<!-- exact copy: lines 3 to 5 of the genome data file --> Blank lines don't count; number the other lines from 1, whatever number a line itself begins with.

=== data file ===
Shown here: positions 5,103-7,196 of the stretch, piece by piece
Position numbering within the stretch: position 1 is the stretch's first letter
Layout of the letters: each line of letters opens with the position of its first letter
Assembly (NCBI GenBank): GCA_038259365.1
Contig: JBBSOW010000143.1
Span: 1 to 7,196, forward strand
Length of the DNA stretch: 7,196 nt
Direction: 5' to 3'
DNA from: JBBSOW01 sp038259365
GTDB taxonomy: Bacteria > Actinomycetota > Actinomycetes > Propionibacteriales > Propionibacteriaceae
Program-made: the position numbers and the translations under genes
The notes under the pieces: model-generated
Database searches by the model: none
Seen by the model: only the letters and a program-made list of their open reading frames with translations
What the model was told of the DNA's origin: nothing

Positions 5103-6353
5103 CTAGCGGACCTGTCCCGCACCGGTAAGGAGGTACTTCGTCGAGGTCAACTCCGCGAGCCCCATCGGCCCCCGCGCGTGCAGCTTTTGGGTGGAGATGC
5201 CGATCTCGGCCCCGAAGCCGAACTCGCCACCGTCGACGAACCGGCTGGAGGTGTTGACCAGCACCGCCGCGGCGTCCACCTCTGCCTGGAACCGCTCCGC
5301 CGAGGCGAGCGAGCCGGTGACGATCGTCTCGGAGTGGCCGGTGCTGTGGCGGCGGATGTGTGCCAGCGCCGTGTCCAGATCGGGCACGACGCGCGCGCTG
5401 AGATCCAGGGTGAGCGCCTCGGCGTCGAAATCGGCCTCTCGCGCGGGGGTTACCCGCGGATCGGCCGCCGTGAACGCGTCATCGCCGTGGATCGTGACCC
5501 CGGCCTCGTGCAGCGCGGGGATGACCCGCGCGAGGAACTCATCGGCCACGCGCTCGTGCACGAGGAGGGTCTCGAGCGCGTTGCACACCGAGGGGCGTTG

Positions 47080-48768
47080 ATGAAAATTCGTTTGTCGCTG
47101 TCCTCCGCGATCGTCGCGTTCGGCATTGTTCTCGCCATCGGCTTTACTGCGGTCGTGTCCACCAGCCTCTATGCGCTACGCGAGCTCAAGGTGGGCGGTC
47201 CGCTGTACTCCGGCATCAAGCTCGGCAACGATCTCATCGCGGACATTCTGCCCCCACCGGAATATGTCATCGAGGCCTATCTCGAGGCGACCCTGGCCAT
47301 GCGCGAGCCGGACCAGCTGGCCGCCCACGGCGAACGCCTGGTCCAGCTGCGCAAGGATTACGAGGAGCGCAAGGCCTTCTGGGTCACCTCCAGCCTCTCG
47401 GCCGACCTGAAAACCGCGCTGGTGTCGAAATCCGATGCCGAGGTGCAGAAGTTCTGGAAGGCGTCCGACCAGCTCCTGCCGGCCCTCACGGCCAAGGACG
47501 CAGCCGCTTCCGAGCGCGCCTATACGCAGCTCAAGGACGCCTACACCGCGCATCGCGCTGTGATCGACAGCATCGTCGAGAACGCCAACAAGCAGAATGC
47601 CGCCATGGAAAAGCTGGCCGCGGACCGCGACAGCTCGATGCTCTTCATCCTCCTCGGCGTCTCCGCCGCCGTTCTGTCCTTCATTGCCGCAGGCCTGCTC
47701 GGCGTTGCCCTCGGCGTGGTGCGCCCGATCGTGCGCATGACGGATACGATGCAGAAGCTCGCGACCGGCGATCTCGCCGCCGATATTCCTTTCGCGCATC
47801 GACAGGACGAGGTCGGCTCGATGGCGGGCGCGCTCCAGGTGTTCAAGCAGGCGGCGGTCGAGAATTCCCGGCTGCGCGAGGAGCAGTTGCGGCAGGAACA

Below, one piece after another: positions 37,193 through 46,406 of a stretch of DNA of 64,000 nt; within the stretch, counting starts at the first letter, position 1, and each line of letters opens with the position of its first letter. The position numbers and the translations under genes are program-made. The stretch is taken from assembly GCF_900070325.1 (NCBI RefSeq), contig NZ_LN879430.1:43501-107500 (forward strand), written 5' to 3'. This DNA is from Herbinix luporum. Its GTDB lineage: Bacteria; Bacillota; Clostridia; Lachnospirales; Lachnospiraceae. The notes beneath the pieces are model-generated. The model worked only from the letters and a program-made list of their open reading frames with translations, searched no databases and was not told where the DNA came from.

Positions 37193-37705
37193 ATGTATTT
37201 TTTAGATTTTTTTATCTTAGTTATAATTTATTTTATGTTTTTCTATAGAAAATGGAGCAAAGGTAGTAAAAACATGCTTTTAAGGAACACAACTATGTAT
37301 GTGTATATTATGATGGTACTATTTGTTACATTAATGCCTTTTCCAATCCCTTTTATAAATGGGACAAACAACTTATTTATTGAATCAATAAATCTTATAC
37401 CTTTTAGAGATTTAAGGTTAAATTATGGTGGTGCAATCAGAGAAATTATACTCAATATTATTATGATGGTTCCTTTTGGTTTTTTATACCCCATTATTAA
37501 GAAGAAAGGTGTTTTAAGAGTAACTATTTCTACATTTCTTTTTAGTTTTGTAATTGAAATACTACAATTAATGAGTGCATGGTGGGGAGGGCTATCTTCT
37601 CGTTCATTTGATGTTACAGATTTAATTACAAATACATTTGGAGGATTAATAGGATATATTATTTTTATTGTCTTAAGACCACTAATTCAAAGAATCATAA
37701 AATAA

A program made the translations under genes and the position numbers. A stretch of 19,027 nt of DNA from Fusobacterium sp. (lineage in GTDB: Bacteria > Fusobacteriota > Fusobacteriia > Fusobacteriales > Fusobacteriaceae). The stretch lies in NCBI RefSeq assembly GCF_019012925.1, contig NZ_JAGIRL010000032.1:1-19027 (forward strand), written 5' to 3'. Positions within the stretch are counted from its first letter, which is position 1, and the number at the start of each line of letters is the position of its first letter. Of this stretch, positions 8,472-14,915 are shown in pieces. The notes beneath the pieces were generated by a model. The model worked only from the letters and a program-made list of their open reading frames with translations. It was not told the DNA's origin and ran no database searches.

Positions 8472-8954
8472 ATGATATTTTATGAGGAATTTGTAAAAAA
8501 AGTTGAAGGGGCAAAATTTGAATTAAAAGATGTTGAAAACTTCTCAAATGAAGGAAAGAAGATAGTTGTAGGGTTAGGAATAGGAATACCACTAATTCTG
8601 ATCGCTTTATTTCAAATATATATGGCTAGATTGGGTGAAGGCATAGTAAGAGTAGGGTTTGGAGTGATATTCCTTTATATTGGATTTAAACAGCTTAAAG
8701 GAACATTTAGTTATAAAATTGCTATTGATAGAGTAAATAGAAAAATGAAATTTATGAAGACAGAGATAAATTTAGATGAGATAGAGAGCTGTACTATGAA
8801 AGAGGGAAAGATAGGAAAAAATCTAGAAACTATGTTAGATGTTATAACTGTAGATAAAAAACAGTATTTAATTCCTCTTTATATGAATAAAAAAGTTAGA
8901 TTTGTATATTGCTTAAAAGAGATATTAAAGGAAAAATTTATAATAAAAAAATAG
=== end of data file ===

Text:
Layout of the letters: each line of letters opens with the position of its first letter
Assembly (NCBI GenBank): GCA_038259365.1
Contig: JBBSOW010000143.1